New gas flaring for North Dakota

Bakken project could lead to net reduction in greenhouse gas emissions.

By Daniel J. Graeber

NEW YORK, Sept. 11 (UPI) -- The expansion of a project in the Bakken reserve area of North Dakota will cut down on costs in part due to the use of flared natural gas, project leaders said.

The U.S. subsidiary of Norwegian energy company Statoil, along with a joint venture between General Electric and Ferus Natural Gas Fuels, announced plans to expand the so-called Last Mile project in order to capture flared natural gas and use it to power Statoil's drilling operations in North Dakota.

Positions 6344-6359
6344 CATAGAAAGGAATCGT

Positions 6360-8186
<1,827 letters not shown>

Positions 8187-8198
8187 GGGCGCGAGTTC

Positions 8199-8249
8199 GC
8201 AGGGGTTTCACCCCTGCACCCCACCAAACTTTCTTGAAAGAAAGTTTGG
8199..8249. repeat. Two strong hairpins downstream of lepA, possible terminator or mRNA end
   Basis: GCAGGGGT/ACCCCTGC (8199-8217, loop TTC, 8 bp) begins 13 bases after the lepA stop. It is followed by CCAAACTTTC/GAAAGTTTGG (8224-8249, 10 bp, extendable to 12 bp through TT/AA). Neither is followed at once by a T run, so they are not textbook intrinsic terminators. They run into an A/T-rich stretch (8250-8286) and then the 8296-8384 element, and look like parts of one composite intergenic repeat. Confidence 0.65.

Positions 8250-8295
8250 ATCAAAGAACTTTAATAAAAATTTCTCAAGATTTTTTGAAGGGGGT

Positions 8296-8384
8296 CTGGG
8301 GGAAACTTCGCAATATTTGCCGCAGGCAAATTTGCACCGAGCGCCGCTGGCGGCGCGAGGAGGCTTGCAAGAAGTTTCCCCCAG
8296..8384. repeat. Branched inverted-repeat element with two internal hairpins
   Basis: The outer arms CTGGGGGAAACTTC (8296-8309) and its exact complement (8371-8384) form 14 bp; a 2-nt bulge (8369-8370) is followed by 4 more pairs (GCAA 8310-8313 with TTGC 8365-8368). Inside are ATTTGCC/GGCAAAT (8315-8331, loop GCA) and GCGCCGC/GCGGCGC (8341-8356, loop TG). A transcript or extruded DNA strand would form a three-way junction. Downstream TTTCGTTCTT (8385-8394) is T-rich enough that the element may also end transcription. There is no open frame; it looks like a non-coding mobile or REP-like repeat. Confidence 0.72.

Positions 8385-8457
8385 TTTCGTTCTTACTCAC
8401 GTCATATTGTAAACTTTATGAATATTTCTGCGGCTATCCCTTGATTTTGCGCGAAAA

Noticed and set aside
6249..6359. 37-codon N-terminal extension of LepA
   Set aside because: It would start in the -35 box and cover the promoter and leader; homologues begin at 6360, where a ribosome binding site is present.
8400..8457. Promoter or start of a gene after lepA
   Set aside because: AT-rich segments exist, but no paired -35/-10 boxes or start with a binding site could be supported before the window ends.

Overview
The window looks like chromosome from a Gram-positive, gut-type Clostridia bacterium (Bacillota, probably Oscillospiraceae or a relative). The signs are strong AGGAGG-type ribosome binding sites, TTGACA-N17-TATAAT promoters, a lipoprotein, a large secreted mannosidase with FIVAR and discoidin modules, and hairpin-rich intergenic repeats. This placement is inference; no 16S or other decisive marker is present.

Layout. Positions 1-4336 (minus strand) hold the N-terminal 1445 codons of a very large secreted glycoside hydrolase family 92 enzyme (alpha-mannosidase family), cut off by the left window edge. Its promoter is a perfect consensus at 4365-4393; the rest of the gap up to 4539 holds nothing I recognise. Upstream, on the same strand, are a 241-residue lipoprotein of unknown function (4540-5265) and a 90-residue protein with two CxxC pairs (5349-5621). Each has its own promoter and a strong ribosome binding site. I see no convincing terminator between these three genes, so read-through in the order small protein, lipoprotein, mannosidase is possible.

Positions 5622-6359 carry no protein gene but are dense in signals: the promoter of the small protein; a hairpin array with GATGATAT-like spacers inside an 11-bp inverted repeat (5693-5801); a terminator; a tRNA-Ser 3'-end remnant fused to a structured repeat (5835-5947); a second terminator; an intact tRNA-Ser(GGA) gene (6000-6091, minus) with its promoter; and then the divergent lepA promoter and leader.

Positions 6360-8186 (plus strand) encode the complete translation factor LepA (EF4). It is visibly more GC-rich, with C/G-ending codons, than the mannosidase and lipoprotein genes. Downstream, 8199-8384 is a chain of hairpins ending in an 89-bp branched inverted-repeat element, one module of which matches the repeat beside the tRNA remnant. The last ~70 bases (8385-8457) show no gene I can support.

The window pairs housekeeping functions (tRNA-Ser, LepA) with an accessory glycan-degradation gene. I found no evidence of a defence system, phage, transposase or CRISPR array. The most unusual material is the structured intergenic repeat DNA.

"By using this captured natural gas in place of diesel in our drilling and hydraulic fracturing operations, we are further reducing emissions and costs," Lance Langford, Statoil's vice president for Bakken development and production, said in a statement Wednesday.

Natural gas associated with the vast shale oil deposits in the states is burned off, or flared, because of a lack of processing capabilities. North Dakota lags behind other oil-producing states in gas utilization, but set a goal of capturing 90 percent of associated gas within six years.

The companies involved in the Last Mile project estimate they'll be able to capture as much as 5 million cubic feet of natural gas per day from operations in the Bakken oil field by the end of the year.


This, in turn, could translate to a reduction in greenhouse gas emissions of as much as 200,000 tons per year.

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